3. The other day, we met up with my grandparents so we could celebrate Father’s Day with my grandfather.  I may be biased, but I think I have some of the best grandparents in the world including a step-grandmother who has never let the word “step” mean anything to her.  One aspect of infertility that has bothered me is that I really want my family to know my children and I’m afraid that I will lose grandparents before we ever have biological (or adopted) children.  As soon as we walked into the restaurant to meet up with them, my foster children were crawling all over them.  As I watched them hand out “foster grandfather” cards they had helped make, I almost started crying.  I may not have these children in my life forever and I certainly won’t have my grandparents in my life forever, but at least I have had the smallest taste of what it feels like to bring a child home to your family.

4. I like advocating for children who need advocates.  I enjoy working with our case workers, attorney’s, etc. to help find what is best for these children.  Sometimes I think about putting my masters degree to work and getting a job advocating for children but, for what it is worth, I also commonly think about going back to school to become a teacher, nurse and princess.

5. The girls’ bedroom is finally finished.  I need to take some pictures and show it to you.  They love their bedroom and make the biggest deal out of the seemingly smallest things.  The other day, a lamp I had ordered finally arrived and you would have thought it was Christmas morning in our home.  Baby dolls are a big thing in our household right now and we have all of the proper baby doll accessories: a crib (my toy from childhood), a high chair, even a bath tub that is the perfect size for a baby doll and her rubber ducky.  We were missing one thing though and, unbeknownst to us, Paul’s mom happened to ship it over the ocean to us:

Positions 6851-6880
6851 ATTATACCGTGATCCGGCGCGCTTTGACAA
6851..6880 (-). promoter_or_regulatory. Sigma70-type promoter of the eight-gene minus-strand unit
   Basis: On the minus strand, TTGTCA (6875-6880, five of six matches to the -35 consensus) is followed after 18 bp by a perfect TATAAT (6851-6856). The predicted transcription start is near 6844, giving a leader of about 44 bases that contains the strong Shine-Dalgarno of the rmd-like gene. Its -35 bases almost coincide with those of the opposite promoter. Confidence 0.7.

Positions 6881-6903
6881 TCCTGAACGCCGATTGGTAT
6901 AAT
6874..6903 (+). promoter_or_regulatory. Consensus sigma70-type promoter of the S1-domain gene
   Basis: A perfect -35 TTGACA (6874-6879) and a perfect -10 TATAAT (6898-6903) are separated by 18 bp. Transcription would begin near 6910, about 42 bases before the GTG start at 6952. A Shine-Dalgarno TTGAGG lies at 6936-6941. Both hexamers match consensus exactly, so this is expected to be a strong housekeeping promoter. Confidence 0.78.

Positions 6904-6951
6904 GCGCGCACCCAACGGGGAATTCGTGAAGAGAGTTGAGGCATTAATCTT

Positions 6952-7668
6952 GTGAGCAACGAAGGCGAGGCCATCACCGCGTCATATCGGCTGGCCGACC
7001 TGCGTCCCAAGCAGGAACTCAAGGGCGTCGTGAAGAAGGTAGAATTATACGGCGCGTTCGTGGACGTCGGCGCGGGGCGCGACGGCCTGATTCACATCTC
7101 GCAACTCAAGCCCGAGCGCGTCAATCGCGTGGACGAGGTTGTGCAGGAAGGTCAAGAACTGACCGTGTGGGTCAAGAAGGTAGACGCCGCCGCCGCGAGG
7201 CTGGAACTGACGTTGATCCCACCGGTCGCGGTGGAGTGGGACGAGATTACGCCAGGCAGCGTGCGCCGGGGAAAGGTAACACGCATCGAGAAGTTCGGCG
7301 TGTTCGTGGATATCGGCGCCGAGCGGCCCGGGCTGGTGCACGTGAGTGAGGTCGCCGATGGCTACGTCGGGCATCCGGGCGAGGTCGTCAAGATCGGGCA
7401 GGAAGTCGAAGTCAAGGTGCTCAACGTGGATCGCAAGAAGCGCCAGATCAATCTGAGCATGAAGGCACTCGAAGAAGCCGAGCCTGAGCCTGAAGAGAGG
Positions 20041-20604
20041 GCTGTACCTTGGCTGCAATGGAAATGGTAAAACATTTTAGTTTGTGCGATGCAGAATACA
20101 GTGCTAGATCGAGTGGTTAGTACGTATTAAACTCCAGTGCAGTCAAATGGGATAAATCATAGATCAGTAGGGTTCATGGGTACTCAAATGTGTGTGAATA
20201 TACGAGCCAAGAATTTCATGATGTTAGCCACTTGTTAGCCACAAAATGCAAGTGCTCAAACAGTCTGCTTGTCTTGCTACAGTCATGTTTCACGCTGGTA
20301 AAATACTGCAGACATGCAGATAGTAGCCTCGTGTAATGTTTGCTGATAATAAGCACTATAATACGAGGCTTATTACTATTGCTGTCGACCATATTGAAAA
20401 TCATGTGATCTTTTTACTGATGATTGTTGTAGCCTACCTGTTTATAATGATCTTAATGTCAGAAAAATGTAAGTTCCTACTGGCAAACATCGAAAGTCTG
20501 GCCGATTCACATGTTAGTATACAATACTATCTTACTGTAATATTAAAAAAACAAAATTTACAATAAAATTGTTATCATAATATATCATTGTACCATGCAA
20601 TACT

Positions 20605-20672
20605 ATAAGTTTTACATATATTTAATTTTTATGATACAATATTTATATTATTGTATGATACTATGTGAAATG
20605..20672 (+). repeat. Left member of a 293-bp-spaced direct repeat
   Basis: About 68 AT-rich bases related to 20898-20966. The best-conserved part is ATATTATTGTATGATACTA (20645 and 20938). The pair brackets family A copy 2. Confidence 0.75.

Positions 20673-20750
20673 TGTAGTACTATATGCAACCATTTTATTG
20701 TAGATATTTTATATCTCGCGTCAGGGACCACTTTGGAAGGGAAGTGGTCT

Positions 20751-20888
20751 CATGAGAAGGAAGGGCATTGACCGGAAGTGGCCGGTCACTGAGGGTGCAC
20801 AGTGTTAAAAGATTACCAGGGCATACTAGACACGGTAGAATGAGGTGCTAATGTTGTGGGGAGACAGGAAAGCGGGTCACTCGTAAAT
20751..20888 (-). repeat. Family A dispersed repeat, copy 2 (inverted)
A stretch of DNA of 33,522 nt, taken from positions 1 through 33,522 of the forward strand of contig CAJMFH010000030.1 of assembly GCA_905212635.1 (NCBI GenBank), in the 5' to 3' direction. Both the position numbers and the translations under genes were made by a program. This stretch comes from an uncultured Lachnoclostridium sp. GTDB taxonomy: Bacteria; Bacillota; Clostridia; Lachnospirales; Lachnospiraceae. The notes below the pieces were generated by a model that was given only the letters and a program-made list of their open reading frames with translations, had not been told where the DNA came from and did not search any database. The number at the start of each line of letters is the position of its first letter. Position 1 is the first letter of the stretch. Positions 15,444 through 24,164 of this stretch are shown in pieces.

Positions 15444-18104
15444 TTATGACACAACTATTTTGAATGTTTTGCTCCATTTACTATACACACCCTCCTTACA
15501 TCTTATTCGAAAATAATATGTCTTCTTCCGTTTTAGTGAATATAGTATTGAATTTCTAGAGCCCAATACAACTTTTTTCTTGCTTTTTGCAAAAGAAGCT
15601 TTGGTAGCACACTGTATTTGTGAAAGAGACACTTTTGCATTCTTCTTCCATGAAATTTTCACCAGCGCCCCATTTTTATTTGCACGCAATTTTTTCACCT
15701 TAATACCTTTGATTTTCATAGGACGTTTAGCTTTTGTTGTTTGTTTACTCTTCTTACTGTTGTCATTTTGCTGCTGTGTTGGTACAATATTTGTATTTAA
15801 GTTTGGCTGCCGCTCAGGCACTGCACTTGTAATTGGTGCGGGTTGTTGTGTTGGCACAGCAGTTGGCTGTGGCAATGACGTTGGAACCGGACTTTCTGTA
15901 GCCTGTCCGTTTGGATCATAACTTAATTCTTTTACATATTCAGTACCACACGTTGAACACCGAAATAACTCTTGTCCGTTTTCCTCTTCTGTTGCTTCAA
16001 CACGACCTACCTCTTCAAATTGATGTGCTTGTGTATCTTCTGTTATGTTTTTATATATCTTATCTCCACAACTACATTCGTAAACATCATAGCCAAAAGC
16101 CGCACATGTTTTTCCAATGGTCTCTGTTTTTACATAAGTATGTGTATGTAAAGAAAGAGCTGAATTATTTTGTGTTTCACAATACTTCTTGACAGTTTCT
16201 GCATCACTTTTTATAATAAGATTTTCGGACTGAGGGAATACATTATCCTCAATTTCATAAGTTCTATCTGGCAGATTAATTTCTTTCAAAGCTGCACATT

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That, my friends, is an authentic British baby doll pram.  And yes, I occasionally let my foster children play with it when I’m done pushing it around the house.

Risky love.

June 4th, 2014

Oh, we are so happy.

So much love and joy is filling our home these days.  The other day, after dinner and homework and bathing little girls before bedtime stories and tucking in covers, I looked at Paul and said “Can you even remember our life before these girls?”  Our lives used to be full of work and quiet dinners together and Netflix and that, in itself, was wonderful.  We were happy just being a family of two, grateful for the gift of each other.

But now our lives are full of pink laundry and My Little Pony coloring books and chicken nuggets.  Our lives are full of “Amy Beff, I missed you so bad today at preschool that I cried for you!” and “Paul, will you take me to daddy / daughter night at school?”  I have (somewhat) learned how to style little girl hair and Paul has mastered a hair dryer after bath time.  We are so happy, even on the hard days (and there are always hard days when you are fostering; I just don’t write a lot about them for privacy reasons).